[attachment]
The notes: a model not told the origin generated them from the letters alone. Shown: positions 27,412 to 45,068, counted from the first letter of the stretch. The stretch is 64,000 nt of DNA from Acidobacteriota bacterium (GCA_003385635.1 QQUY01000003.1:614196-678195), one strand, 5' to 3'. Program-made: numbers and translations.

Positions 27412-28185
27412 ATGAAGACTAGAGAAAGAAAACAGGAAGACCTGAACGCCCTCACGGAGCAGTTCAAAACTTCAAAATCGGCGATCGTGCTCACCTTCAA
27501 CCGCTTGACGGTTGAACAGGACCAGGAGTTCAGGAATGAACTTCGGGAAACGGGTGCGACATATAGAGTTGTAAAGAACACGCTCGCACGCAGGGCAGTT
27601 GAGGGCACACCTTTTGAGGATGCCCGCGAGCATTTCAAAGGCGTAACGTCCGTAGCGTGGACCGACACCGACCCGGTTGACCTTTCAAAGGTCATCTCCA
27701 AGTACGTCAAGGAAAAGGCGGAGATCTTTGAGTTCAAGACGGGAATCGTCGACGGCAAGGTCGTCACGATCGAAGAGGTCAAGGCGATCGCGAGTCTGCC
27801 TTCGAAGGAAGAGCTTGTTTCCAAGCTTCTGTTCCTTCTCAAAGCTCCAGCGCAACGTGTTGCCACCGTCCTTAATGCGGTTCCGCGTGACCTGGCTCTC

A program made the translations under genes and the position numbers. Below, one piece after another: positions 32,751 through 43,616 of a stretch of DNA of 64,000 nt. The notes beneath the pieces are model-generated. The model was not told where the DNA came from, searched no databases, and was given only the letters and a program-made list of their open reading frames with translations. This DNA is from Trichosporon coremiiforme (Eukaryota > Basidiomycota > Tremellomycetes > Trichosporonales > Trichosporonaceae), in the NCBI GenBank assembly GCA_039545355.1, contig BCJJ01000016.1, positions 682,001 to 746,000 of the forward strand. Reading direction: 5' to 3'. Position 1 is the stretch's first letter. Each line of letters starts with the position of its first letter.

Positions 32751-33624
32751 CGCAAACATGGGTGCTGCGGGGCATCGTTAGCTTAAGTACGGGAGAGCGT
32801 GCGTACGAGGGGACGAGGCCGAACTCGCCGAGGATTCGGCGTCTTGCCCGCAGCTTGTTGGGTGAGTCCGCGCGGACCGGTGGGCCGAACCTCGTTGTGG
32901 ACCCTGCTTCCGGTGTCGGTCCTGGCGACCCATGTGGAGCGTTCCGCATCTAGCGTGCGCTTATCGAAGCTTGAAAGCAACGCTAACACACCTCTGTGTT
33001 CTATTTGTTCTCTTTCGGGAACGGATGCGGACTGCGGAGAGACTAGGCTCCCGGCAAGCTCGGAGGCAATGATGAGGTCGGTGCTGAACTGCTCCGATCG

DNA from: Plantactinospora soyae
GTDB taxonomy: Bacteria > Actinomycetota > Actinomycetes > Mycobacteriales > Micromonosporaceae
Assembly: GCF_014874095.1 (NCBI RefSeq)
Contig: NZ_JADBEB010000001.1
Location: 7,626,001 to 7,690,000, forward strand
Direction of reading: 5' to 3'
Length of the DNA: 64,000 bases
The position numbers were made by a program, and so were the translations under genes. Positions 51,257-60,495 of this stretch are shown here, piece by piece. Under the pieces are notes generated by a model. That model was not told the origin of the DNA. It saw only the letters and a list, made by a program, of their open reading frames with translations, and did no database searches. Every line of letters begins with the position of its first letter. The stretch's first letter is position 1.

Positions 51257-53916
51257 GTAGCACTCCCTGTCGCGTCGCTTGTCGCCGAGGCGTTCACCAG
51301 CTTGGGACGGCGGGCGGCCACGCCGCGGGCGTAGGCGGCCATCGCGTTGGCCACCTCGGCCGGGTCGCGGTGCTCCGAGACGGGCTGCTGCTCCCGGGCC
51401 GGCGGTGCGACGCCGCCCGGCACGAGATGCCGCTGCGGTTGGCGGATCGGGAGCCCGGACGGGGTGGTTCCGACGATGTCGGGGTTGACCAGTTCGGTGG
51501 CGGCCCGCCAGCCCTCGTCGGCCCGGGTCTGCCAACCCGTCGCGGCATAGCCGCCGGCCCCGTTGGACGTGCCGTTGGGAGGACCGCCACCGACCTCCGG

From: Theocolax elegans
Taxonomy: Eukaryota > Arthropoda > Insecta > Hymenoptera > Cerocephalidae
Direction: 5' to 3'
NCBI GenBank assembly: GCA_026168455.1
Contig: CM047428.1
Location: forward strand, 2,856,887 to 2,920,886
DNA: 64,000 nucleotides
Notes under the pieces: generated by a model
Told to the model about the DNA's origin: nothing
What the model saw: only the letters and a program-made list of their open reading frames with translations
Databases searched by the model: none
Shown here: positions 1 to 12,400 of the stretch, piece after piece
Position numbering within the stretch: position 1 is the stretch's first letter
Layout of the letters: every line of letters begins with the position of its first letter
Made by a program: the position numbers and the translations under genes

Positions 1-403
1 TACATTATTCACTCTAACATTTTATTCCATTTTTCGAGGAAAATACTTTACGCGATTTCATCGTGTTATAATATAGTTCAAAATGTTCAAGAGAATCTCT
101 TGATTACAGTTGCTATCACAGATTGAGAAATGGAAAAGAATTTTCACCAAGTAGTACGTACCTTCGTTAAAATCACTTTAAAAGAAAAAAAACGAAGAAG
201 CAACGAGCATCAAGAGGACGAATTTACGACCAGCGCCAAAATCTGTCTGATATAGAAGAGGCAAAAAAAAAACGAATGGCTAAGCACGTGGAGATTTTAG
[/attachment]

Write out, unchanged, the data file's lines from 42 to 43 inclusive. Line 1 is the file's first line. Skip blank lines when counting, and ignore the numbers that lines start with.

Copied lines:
Positions 1-403
1 TACATTATTCACTCTAACATTTTATTCCATTTTTCGAGGAAAATACTTTACGCGATTTCATCGTGTTATAATATAGTTCAAAATGTTCAAGAGAATCTCT